Reading guide for The Eyre Affair by Jasper Fforde

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The Eyre Affair

by Jasper Fforde

The Eyre Affair by Jasper Fforde X
The Eyre Affair by Jasper Fforde
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  • First Published:
    Jan 2002, 384 pages

    Paperback:
    Feb 2003, 384 pages

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Please be aware that this discussion guide will contain spoilers!

Introduction to The Eyre Affair

Masterpiece Theatre meets James Bond in The Eyre Affair, the first novel in Jasper Fforde's cheeky sleuth series featuring a book-loving, gun-toting, wit-slinging heroine named Thursday Next. In Thursday's world, an alternate version of 1985 London, literature rules popular culture—audiences enact and participate in Richard III for Friday-night fun, thousands of visitors make literary pilgrimages to gawk at original manuscripts, and missionaries travel door-to-door heralding Francis Bacon as the true Bard.

The mysterious theft of the Martin Chuzzlewit original manuscript from the Dickens Museum catalyzes Thursday's transformation from humble library cop into intrepid literature savior. When Thursday's eccentric uncle Mycroft and aunt Polly are kidnapped along with their Prose Portal, an ingenious device that allows readers to physically enter the world of any book, the SpecOps literary division uncovers a dastardly plot to kidnap and murder characters from everyone's favorite novels. The criminal operation is helmed by Acheron Hades, the third most evil man in the world, a supreme villain who bends minds, shifts shapes, and remains impervious to most mortal weapons. Thursday and her SpecOps cohorts' mission to capture their slippery adversary is further complicated by the meddling of the pointedly named Jack Schitt, the despotic head of security at the hegemonic Goliath Corporation, whose investment in Hades' capture seems suspect. And when the perpetrators dare to steal the original Jane Eyre, Thursday must race to save one of the most beloved characters in English literature—and Brontë's classic love story itself—from eradication.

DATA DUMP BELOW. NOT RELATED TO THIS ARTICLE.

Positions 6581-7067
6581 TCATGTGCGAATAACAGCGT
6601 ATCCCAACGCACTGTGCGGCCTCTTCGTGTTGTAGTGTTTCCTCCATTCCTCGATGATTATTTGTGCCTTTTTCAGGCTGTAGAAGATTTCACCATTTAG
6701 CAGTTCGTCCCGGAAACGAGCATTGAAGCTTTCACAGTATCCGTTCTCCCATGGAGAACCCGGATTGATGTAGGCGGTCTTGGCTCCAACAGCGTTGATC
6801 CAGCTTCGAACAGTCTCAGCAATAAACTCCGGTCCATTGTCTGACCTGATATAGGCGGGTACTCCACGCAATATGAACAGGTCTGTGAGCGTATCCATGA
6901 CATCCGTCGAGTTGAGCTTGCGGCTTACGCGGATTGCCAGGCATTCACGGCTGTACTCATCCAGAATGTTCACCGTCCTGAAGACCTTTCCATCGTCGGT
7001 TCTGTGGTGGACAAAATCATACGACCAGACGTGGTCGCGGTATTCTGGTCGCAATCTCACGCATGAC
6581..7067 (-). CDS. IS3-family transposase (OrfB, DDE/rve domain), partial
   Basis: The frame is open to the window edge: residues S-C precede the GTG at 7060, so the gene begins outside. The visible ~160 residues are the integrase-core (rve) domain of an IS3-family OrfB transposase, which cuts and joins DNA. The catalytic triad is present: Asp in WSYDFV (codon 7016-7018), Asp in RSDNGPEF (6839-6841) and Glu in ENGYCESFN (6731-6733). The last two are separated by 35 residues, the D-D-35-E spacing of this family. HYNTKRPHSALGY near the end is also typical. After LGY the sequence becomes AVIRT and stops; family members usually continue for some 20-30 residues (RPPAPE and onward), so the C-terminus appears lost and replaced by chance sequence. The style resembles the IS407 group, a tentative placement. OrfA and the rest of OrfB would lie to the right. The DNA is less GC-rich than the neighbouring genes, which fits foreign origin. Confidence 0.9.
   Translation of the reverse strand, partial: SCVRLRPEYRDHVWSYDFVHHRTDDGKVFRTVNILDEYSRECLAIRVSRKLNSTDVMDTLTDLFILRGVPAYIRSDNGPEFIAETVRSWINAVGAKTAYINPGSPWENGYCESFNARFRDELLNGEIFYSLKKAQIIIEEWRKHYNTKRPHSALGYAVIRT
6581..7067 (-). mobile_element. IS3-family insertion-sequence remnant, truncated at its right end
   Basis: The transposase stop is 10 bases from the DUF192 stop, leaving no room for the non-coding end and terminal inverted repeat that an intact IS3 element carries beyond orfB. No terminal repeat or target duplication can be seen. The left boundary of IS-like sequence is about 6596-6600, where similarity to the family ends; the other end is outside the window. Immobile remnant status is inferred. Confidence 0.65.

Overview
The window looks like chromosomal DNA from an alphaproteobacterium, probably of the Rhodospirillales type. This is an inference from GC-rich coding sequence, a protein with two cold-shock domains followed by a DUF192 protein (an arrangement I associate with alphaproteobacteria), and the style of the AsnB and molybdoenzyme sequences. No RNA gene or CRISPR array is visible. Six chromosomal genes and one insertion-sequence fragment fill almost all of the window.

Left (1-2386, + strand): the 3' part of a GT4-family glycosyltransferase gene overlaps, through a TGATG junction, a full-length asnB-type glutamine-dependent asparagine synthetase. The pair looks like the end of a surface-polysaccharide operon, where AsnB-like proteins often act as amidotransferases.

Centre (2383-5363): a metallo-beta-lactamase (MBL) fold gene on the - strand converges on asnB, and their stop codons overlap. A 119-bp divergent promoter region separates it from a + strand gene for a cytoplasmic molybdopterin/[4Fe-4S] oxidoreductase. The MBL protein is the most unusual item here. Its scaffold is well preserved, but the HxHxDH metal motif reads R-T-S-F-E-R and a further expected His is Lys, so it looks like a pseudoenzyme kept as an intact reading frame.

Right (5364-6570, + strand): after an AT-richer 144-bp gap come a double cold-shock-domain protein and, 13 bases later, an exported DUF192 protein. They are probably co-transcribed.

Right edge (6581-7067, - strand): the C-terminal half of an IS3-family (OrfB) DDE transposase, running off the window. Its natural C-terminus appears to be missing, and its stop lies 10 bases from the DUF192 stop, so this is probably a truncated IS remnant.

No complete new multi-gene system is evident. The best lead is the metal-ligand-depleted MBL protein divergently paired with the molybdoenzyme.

Reading Guide
  1. If you could jump right into any novel with Ms. Nakajima, which novel would you choose to visit? What classic novel endings have left you unsatisfied? What endings would you change if you had the power to do so?

  2. Acheron Hades claims that pure evil is as rare as pure good. Do you think either exists in our world?

  3. Two of the main plot devices—time travel and book jumping—illustrate the infinite possibilities of alternate endings. If you could travel through time, is there anything in history, either in the broad sense or in your own personal history, that you would go back and revise?

  4. If you could choose Ms. Nakajima's ability to jump into novels, Thursday's father's ability to travel through time, or Acheron Hades' ability to defy mortality, which power would you choose to have and why?

  5. Despite the fact that he is her one true love, Thursday holds a grudge against Landen Parke-Laine for over ten years because he betrayed her brother when they returned from the Crimean War. Whom do you think Thursday's first allegiance should have been to, her lover or her brother? Do you think her decision to return to Landen comes out of weakness or strength?

  6. In the hands of villains like Jack Schitt and Acheron Hades, the Prose Portal could be exploited for villainous deeds, but it could also have been used to do good deeds such as producing a cure for terminal diseases. Would you choose to destroy the Prose Portal as Mycroft does without trying to extract good use out of it first? Do you think the risk of the destruction it could cause outweighs the possibilities for good?

  7. Thursday's brother, the very Irreverend Joffy, tells her, "The first casualty of war is always truth." Do you think this is true? Why or why not?

  8. Thursday says, "All my life I have felt destiny tugging at my sleeve. Few of us have any real idea what it is we are here to do and when it is that we are to do it. Every small act has a knock-on consequence that goes on to affect those about us in unseen ways. I was lucky that I had so clear a purpose." In a world where time is so pliable, can there be such a thing as destiny? Was there a defining moment in your life when you understood what your own purpose was?

  9. Who is the worse villain, Acheron Hades or Jack Schitt? Which sentence do you think is worse—death by a silver bullet to the heart or an eternity trapped in Poe's "The Raven"?

For more information about other Penguin Readers Guides, please call the Penguin Marketing Department at (800) 778-6425, email at reading@penguinputnam.com or write to us at: Penguin Books, Marketing Department CC, Readers' Guides, 375 Hudson Street, New York, NY 10014-3657

Unless otherwise stated, this discussion guide is reprinted with the permission of Penguin. Any page references refer to a USA edition of the book, usually the trade paperback version, and may vary in other editions.

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